5 Reasons Romantic Comedy Characters Initially Dislike Each Other

By CREATIVE SCREENWRITING MAGAZINE • June 14, 2021

Everybody loves a good romantic comedy whether after a breakup or meeting someone new. Despite the tropes of this genre being fairly static, romcoms like Kissing Booth, Pretty Woman, and You’ve Got Mail still remain wildly popular despite their elevated conceits. But then again, escapism and entertainment is a key reason audiences flock to these movies. The recurring tenets of the best romcoms are typically:

Boy/girl meets boy/girl

There isn’t immediate/ any attraction

There is an obstacle(s) keeping the characters from becoming a couple

There is a rocky/ failed start to the relationship

A major event forces them apart

An event reunites them

They live happily ever after

Romantic comedies derive most of their comedy and conflict mileage from keeping the couple apart until the third act. This is due to both internal factors of the characters and external factors beyond their control.

The first milestone in a good romcom is to get the prospective couple to meet, but they don’t see each other as a couple. In fact, it’s more common for them to engage in a shouting match than a first kiss. That comes later. Much later. Regardless of how this conflict plays out, the only thing both characters agree on is that there is zero romantic potential between them. Don’t even suggest it.

They announce that they never want to see each other again and wouldn’t date each other if they were the last people on earth. First meets aren’t always so dramatic, but it helps. Also, Venus doesn’t give up that easily.

The next point of the story where the romance potential plummets to zero is at the end of act two when a critical event drives a wedge between them – an ex-partner returns to the scene, a lie is exposed, or a truth is revealed.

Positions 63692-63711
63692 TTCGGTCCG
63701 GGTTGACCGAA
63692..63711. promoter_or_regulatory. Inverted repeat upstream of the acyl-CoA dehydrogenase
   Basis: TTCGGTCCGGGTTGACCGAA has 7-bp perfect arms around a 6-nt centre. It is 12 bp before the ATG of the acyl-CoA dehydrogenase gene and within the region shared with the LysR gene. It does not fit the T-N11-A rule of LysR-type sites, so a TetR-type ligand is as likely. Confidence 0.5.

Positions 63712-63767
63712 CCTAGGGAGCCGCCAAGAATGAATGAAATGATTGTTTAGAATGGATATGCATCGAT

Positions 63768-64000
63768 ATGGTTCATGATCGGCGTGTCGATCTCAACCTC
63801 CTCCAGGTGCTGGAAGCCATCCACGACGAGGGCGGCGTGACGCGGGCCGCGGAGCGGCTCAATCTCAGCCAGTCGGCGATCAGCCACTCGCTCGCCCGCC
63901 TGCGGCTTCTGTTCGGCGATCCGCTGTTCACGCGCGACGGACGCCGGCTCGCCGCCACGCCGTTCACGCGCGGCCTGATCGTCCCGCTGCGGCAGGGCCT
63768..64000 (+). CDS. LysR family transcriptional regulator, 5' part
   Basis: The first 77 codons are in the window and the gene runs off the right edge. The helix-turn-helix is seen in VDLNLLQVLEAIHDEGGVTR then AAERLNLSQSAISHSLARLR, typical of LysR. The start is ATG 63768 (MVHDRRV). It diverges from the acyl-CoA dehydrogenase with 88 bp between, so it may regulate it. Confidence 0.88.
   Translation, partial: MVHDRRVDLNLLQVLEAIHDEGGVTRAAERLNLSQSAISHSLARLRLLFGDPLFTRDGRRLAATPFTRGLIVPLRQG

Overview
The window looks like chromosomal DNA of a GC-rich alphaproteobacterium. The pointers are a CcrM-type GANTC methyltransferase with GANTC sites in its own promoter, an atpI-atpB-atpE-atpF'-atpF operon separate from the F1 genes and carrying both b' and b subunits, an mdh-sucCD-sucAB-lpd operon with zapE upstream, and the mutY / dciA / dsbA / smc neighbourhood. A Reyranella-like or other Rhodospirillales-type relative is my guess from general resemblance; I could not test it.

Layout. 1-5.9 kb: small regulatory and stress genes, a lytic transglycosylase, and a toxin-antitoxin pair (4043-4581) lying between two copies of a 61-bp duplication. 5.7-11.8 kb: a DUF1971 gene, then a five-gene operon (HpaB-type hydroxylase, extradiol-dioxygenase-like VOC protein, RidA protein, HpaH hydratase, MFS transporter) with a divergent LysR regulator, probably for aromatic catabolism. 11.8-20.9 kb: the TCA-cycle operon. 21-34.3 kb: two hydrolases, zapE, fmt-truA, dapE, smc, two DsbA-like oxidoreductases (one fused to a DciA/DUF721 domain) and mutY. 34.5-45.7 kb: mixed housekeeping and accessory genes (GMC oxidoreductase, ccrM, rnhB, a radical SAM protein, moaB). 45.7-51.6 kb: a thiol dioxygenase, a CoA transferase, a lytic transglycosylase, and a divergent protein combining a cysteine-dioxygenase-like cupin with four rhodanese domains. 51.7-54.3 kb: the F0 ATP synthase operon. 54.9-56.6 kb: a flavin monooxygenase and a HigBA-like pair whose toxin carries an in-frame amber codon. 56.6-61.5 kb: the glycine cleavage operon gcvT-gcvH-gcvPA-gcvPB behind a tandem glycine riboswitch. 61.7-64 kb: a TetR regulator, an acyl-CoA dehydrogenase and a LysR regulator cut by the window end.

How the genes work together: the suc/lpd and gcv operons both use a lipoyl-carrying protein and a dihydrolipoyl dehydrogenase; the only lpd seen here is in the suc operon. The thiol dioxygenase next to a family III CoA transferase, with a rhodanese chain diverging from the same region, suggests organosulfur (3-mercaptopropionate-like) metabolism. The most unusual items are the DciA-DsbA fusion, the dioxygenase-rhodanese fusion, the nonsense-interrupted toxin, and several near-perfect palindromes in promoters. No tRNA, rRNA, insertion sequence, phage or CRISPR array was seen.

This is the second time the couple state that their attempts at a relationship is over – permanently. Time to move on. Until, they reunite a few minutes before the end of the movie and confess their everlasting love for each other. Time to move in together. “You were always the one!”

Let’s look at some reasons why the love-fated couple traditionally dislike each other when they first meet:

1) First Impressions Count

First meetings are typically bad. Comically bad. Tragically bad. Embarrassing even.

The worse the scenario, the greater the initial dislike (bordering on hatred). Consider some romcom openers: spilling wine on each other’s best suit, accidentally getting them fired, stealing their parking spot, giving them a peanut butter cookie without realizing their severe peanut allergy, they’re already in a serious relationship, on the rebound from a failed one, or crashing your car into their house as you were reading your text messages. Fine, the last one is outrageous, but imagine what a great opener it could be if someone drove into your front room? “Excuse me, may I use your phone to call roadside assistance?” Conflict and comedy ensue.

Screenwriters can really get creative with their romantic comedy openers and show the audience something they haven’t seen before. Granted, it might be difficult to get a date with someone after you’ve just crashed into their living room, but love will find a way.

The key here is that the characters have a good enough reason to dislike each other, but also have a strong reason to maintain contact. “I’ll pay for the damage, drive you to the hospital, or pay for your dry cleaning?”